In a statement Friday, Labaton Sucharow said the Chargois arrangement was a one-off and highlighted the settlement it reached with Rosen in which it agreed to pay $4.8 million and institute new best practices regarding referral fees.  Judge Wolf “chose to ignore” the settlement, the firm said.  “We now identify who will be sharing in any fee the firm is awarded, regardless of whether the jurisdiction requires such disclosure,” Labaton Sucharow said, adding that a payment like the one in the State Street case is legal in Massachusetts.  “We are confident that the concerns raised in this case were an anomaly.”

But even those who support class actions as a valuable legal tool said Rosen’s findings are a black eye for a bar that already faces public criticism over the massive fees doled out to lawyers.  “Lawyers should not behave this way,” said Deborah Hensler, a professor at Stanford Law School.  “This is not the way that this powerful tool is intended to be used.  When leading class action firms appear to have been engaged in self-serving behavior, whether or not it complies with a narrow definition of the rules, it’s highly inappropriate and it weakens the arguments for continuing to use class actions.”

Francis Scarpulla of the Law Offices of Francis O. Scarpulla said the double counting seemed seemed unintentional on the firms' part, rather than Labaton trying to pull a fast one.  He also said the Chargois arrangement should have been disclosed.  The lesson, he said, is to be extra careful with fee declarations.  “Judges have to trust what lawyers tell them, and if they lose that trust, you can forget about that judge believing anything you tell him or her,” Scarpulla said.  “Even if it's the time of the day and you're both looking at the same watch.”  The worst-case scenario for the class action bar would be the U.S. Supreme Court getting involved in a class action fee fight, he added.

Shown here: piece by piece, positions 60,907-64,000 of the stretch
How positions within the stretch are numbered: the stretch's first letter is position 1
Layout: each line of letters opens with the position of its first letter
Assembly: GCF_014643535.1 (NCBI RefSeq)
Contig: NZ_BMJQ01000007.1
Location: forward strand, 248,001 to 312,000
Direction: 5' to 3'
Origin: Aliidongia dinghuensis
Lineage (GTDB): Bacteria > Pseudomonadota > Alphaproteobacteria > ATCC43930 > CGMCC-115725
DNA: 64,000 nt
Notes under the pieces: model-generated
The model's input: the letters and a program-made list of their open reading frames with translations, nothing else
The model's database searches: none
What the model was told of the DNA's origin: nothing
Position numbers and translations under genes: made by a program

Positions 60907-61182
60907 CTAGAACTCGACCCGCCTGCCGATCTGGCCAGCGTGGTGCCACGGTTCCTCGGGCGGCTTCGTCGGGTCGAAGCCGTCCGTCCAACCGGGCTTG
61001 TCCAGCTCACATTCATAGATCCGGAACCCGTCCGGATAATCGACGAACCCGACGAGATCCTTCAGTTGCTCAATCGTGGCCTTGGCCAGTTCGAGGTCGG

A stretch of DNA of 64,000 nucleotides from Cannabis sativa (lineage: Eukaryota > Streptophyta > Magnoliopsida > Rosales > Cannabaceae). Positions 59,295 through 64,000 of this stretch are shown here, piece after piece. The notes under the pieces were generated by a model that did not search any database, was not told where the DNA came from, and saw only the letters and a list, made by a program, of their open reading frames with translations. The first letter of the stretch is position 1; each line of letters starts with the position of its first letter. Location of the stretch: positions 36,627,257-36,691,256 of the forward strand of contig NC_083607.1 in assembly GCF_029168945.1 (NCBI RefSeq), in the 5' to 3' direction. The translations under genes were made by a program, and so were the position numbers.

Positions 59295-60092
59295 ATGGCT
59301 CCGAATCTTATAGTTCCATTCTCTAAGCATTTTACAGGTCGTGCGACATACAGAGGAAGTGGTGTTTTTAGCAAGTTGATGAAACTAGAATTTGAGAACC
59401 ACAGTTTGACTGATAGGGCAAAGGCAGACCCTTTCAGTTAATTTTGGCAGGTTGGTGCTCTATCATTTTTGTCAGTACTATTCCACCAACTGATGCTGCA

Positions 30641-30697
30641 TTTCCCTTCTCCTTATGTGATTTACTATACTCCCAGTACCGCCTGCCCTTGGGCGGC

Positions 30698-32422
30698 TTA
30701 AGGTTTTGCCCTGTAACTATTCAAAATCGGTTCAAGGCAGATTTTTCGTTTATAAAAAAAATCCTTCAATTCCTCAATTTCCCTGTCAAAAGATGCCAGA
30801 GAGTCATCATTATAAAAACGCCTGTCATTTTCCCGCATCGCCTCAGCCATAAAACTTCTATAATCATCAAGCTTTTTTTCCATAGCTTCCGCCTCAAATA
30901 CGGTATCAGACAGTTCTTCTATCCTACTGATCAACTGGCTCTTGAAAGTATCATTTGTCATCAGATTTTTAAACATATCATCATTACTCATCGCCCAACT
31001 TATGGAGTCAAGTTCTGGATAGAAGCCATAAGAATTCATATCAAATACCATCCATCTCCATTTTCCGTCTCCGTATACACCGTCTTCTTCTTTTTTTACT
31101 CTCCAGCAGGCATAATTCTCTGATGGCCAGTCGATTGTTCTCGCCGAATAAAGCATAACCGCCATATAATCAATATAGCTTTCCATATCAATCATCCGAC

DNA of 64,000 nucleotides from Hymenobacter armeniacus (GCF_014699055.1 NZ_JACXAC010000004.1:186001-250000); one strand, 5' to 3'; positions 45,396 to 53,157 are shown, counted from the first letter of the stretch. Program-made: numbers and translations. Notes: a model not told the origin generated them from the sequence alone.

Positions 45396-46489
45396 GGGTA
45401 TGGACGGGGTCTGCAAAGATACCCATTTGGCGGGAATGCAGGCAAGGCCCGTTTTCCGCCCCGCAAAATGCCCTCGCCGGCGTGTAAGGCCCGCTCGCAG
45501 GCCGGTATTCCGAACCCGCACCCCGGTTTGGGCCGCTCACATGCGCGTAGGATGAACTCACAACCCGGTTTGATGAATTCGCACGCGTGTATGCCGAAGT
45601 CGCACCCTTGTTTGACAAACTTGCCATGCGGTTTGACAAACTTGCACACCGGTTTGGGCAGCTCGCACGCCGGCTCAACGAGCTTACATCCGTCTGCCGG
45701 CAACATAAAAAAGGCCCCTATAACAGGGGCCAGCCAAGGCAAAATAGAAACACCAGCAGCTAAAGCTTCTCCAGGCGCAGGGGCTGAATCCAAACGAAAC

Other jurists have taken notice of the State Street case.  A few days after Judge Wolf’s order, another judge sat in a Boston courtroom and warned the class action firms before her about the scrutiny they would face if and when it came time for them to submit fee declarations.  “I don't know how many of you have read Judge Wolf’s order from this week,” U.S. District Judge Indira Talwani told the lawyers at the outset of a hearing over which firm would lead an ERISA suit against General Electric Corp. “If you haven't, you should.”

“If I was a class action lawyer, I would read the entire 160-page order twice, with a highlighter,” said Jan Jacobowitz of the University of Miami School of Law.  “And I would review the billing practices in my firm, which lawyers should do from time to time anyway, and just be especially careful to dot all my I’s and cross my T’s.”  The incentive is strong to follow the rules carefully, Jacobowitz said, because firms “are still going to make a whole lot of money” and can do so without the professional embarrassment of a scandal like this one.

Labaton Sucharow ended up losing more than $10 million in fees from the original amount approved by Judge Wolf to the amount awarded after the investigation.  Thornton Law lost nearly $7 million.  Even Lieff Cabraser, which emerged largely unscathed as Judge Wolf laid the blame on the other firms, had to shell out a portion of the nearly $5 million spent on Rosen’s investigation.

As rough as the lengthy battle was for all of the firms involved, they still each brought in eight-figure fees for their work on the State Street case, with the total fee reduced from 25% to 20% of the amount recovered for the class.  “That does not strike me as a major victory for four years and a special master and a significant amount of alleged misconduct,” said Daniel Klerman of the University of Southern California's Gould School of Law.  “For those lawyers, if I had gone through four years and I had a judge who sounds as hostile as this judge appears, I would be jumping for joy if I only lost 20%.”